Wednesday, 13 April 2011
So here's my list, with comments, on the best eBook sites dealing with public domain and other free electronic literature.
This is my first port of call when searching for eBooks, free or otherwise. This meta search site will tell you in seconds if the book you're looking for is available, legitimately, for free online as well as any chargeable versions that may be on sale from a variety of eBook suppliers. For example, a search for the Henry James novel Daisy Miller brings up a number of free etexts from a variety of sources. However there's also an edition, published by Penguin, which will set you back £4.99. Presumably this version will contain a scholarly introduction and notes on the text. It's your choice if you think it's worth paying just under a fiver for the added content.
This is a great site which has some of the best formatted eBooks available on the web. Run by a group of enthusiasts, the eBook library contains thousands of well-designed volumes on a wide range of subjects. You don't even have to be a member to download material. Some of the ebooks are truly stunning (There's a great Epub illustrated Three Men in a Boat by Jerome K. Jerome) The site is updated daily and, as it's based around an Internet forum, it's very easy to search for a particular book. If you want to, you can join in and upload your own formatted eBooks (tutorials provided). Highly recommended.
This site boasts that they have "Over 20,000 rare and hard to find title in 10 formats". I might disagree about how rare some of the titles are, but for shear diversity, this site is pretty hard to beat. The website is updated daily and has a good search engine. I especially like the 'pulp' category. It was where I first came across such great 1950's hard-boiled crime writers as David Goodis, Charles Willeford and Ed Lacy (I was mainly attracted by the lurid covers which are also posted at the site). Munseys also has a pretty good horror and ghost fiction section, as well as a lot of Science-fiction taken from such magazines as Thrilling Wonder Stories. Formatting is sound but does tend to fall on the generic side. Books seem, for the most part, to be typo and error free but I've yet to come across an illustrated volume.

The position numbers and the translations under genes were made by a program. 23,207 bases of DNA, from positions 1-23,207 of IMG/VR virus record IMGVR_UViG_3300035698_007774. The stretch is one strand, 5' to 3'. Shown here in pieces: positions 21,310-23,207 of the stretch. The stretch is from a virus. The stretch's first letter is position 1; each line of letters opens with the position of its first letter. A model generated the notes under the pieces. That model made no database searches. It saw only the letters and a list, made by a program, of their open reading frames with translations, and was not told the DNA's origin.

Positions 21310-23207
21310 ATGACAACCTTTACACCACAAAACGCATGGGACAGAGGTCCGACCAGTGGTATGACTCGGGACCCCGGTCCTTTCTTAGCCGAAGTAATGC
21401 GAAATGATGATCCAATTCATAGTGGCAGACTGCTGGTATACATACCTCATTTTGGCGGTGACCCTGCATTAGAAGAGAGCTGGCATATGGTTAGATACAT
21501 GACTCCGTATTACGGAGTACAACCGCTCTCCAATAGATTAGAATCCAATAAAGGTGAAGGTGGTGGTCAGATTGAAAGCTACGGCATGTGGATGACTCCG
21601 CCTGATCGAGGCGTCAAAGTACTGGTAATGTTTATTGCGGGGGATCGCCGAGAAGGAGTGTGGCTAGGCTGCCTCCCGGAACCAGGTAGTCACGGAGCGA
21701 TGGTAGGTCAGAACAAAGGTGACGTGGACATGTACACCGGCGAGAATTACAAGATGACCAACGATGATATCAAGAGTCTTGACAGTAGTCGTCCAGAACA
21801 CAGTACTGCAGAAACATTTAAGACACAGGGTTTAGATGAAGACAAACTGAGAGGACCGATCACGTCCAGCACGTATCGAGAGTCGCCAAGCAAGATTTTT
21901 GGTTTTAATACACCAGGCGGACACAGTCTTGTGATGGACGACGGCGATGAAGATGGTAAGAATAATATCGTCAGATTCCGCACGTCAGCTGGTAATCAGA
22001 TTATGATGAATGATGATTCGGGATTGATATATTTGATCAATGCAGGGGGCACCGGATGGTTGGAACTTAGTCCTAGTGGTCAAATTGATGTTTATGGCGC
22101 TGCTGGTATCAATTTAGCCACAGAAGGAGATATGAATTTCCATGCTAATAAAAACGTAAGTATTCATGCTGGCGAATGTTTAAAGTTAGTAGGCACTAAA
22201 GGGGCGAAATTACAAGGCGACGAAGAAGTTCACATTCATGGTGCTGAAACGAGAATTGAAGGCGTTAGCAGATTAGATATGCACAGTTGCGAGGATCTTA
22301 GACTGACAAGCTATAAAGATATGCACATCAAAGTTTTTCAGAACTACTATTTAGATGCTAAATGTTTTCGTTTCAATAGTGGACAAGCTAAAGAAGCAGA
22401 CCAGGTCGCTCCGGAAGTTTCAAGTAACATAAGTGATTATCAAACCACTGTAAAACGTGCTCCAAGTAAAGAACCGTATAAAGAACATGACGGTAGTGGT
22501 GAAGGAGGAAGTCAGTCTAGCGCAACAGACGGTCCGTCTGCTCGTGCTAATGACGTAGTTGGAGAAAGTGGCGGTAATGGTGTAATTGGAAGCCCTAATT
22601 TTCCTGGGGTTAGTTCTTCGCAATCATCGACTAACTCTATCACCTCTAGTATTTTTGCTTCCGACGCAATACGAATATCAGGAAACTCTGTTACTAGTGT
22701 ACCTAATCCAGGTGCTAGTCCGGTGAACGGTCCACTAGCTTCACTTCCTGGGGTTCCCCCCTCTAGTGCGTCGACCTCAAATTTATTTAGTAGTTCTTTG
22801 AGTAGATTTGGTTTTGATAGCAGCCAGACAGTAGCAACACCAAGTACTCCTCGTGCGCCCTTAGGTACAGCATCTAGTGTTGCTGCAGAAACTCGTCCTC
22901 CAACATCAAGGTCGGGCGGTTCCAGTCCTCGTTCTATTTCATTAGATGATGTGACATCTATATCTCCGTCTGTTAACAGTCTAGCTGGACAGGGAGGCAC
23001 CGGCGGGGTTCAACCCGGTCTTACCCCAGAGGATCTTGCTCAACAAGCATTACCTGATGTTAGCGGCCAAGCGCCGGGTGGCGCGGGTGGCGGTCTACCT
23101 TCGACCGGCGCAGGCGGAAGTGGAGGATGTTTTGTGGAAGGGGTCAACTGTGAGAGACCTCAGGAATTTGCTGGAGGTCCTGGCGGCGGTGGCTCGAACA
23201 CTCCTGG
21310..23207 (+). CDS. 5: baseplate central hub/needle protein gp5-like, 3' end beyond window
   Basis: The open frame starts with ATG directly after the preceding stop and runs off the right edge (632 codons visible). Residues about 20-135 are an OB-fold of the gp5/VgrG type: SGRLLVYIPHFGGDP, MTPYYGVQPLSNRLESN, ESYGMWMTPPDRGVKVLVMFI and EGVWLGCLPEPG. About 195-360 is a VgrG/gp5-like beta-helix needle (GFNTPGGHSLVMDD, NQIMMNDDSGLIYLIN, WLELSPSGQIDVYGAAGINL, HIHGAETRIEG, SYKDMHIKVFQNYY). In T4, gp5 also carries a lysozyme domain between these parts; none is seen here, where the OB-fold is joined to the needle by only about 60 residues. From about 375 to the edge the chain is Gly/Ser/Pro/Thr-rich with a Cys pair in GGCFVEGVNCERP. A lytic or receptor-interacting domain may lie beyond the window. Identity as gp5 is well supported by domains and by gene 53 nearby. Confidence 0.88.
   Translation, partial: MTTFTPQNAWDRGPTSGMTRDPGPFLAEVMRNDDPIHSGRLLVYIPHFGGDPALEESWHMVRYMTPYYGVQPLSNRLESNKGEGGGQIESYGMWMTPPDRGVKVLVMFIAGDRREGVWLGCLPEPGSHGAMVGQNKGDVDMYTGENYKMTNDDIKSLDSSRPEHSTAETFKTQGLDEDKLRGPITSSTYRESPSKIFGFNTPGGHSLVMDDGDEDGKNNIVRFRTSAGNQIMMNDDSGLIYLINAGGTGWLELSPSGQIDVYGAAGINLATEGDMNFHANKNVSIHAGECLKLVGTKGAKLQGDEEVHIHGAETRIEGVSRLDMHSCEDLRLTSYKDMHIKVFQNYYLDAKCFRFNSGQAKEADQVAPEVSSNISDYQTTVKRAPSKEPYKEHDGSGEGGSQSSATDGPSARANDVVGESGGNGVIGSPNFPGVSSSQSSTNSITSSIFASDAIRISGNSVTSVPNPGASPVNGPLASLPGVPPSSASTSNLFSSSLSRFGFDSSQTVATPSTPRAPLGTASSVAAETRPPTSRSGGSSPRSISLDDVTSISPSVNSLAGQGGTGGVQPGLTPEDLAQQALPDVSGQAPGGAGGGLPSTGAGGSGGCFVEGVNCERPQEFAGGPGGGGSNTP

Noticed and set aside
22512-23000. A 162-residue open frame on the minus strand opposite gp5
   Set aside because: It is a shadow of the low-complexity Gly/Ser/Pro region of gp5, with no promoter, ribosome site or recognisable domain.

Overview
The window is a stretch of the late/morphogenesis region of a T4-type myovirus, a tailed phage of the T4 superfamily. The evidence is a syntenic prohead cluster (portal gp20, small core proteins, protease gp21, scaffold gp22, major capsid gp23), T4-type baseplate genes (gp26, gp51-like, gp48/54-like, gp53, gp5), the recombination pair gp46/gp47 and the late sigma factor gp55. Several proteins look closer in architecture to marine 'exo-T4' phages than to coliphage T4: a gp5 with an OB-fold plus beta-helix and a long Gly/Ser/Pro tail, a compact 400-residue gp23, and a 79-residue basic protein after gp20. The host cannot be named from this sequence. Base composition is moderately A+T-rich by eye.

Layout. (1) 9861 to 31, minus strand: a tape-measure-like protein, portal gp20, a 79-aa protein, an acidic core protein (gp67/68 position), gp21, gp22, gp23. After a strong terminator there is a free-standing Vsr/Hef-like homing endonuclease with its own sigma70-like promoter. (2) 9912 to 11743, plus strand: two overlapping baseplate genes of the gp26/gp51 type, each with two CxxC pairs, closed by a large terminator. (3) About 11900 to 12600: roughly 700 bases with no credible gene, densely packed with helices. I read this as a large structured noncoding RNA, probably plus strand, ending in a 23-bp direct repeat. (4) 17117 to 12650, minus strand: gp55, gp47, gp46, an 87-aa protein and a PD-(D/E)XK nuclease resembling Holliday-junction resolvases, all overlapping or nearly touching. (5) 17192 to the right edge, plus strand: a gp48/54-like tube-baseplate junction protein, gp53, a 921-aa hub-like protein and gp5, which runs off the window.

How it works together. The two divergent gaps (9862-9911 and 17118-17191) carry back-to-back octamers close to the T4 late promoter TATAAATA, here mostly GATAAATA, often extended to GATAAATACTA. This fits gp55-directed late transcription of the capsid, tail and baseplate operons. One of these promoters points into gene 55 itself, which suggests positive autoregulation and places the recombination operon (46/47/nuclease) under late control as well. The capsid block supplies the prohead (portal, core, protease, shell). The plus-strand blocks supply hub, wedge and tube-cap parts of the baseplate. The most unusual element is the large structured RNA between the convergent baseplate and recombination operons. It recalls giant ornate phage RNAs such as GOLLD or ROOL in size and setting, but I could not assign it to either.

The original eBooks site, created in 1971 by Michael Hart, now offers over 33,000 public domain eBooks. The website has moved with the times and now produces eBooks in a variety of different formats. Many other websites create their own eBooks from texts supplied by PG. I've found books here that are not available anywhere else for free. The formatting is very basic but they are all readable and are checked for spelling and other errors by an army of volunteers. There is also a PG Australia and a PG Canada which offer books not available from the main PG website. Remember that you are not allowed to download books if you live in a country where they are still in copyright.
Offers Project Gutenberg etexts in over 20 formats. Slightly easier to search than PG, each entry is accompanied by basic bibliographical information. One of the nicest things about this site is that it offers the chance for readers to post reviews of books they have read. Updates on Manybooks have been suspended whilst the site migrates to a new server. The last new book was uploaded at the beginning of April 2011.
Baen Free Library
If you're looking for something more up to date and your tastes turn towards hard/military science-fiction and fantasy, you could do worse than downloading a few novels from the Baen Free Library. Baen books run a subscription eBook service and this free library is a way of enticing you to subscribe. Selection is limited but does include such names as Murray Leinster, David Drake and Fred Saberhagan. As a teenager, I would have probably loved these books but they don't do much for me now.